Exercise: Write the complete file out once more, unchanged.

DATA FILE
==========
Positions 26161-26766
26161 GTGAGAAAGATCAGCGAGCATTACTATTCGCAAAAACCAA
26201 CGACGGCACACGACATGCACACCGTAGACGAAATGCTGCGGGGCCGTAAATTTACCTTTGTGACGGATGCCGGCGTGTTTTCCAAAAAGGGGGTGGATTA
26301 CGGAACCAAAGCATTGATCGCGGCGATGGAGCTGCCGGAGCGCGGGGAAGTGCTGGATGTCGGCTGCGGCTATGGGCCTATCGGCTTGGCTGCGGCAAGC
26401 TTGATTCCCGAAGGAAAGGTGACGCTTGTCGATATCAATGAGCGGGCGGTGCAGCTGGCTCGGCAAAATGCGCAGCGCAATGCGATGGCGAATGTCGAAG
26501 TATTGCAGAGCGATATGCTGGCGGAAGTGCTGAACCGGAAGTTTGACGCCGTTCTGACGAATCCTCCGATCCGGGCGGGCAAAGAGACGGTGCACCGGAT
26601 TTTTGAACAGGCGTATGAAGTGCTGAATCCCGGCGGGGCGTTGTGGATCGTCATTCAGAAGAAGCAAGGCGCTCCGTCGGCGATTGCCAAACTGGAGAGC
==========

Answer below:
Positions 26161-26766
26161 GTGAGAAAGATCAGCGAGCATTACTATTCGCAAAAACCAA
26201 CGACGGCACACGACATGCACACCGTAGACGAAATGCTGCGGGGCCGTAAATTTACCTTTGTGACGGATGCCGGCGTGTTTTCCAAAAAGGGGGTGGATTA
26301 CGGAACCAAAGCATTGATCGCGGCGATGGAGCTGCCGGAGCGCGGGGAAGTGCTGGATGTCGGCTGCGGCTATGGGCCTATCGGCTTGGCTGCGGCAAGC
26401 TTGATTCCCGAAGGAAAGGTGACGCTTGTCGATATCAATGAGCGGGCGGTGCAGCTGGCTCGGCAAAATGCGCAGCGCAATGCGATGGCGAATGTCGAAG
26501 TATTGCAGAGCGATATGCTGGCGGAAGTGCTGAACCGGAAGTTTGACGCCGTTCTGACGAATCCTCCGATCCGGGCGGGCAAAGAGACGGTGCACCGGAT
26601 TTTTGAACAGGCGTATGAAGTGCTGAATCCCGGCGGGGCGTTGTGGATCGTCATTCAGAAGAAGCAAGGCGCTCCGTCGGCGATTGCCAAACTGGAGAGC